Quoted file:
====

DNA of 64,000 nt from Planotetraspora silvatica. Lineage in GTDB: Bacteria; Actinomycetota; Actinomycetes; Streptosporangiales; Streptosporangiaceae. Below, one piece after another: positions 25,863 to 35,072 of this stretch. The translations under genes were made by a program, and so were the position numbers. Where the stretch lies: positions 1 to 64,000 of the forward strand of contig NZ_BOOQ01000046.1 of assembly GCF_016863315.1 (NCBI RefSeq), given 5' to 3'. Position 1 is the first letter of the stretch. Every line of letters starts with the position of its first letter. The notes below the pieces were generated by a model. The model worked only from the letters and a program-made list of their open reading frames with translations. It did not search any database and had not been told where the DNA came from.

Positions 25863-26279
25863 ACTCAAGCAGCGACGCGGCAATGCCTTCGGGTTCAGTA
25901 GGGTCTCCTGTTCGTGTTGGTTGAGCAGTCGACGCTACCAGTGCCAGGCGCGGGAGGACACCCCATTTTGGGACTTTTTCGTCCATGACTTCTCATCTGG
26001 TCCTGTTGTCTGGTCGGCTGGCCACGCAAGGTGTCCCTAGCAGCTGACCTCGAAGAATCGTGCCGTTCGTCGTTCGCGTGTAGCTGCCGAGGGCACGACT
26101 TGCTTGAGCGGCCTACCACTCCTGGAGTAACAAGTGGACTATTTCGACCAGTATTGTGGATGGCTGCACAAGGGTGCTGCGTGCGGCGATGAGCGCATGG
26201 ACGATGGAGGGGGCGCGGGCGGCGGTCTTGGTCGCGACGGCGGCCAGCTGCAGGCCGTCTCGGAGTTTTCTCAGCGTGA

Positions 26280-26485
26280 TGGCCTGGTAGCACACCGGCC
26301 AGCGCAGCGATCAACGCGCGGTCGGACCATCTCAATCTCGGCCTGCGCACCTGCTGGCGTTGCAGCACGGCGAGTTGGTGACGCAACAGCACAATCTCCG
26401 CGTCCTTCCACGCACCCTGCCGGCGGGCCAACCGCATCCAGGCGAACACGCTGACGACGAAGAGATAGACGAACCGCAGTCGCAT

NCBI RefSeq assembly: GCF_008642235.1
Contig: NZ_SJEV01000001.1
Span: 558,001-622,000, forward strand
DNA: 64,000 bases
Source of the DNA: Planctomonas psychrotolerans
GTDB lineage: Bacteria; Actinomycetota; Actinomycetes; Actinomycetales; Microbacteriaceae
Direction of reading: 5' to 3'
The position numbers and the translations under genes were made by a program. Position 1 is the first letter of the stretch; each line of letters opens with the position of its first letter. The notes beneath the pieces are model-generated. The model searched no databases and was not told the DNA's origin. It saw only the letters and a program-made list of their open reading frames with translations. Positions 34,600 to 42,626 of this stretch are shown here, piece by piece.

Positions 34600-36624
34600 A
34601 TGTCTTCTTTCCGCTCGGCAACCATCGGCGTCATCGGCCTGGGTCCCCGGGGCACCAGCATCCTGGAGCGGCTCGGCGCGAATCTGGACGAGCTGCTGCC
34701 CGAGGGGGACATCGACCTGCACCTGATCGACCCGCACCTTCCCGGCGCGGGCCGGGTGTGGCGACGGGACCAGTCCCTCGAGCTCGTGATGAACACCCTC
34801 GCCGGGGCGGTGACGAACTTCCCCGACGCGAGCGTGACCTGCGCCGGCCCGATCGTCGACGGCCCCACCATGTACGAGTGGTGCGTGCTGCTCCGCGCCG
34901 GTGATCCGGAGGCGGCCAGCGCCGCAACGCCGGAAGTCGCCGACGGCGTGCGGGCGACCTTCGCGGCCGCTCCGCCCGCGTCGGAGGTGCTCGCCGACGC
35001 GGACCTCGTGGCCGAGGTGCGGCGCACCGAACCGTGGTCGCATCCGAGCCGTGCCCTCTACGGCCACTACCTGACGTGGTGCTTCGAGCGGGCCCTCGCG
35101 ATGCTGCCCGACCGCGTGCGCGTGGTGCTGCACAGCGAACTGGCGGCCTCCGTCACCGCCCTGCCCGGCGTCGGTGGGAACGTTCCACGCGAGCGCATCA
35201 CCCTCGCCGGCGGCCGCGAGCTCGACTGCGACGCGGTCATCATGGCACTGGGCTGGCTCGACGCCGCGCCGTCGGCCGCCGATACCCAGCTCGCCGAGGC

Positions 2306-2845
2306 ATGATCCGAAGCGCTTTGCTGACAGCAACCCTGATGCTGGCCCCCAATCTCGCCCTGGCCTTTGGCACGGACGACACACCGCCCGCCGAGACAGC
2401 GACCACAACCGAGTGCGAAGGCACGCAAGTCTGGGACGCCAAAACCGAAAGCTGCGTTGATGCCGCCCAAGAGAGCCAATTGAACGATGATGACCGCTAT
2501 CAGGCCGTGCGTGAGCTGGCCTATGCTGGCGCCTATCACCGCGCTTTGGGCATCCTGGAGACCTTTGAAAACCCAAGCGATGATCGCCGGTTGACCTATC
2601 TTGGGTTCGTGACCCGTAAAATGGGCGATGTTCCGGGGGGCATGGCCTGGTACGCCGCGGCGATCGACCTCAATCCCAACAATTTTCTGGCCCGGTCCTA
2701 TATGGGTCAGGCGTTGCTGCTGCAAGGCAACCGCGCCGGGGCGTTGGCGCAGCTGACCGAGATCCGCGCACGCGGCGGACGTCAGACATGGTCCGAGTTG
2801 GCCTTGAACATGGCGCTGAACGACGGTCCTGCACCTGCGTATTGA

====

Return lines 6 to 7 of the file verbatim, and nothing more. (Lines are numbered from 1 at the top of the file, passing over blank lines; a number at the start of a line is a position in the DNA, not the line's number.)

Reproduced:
26101 TGCTTGAGCGGCCTACCACTCCTGGAGTAACAAGTGGACTATTTCGACCAGTATTGTGGATGGCTGCACAAGGGTGCTGCGTGCGGCGATGAGCGCATGG
26201 ACGATGGAGGGGGCGCGGGCGGCGGTCTTGGTCGCGACGGCGGCCAGCTGCAGGCCGTCTCGGAGTTTTCTCAGCGTGA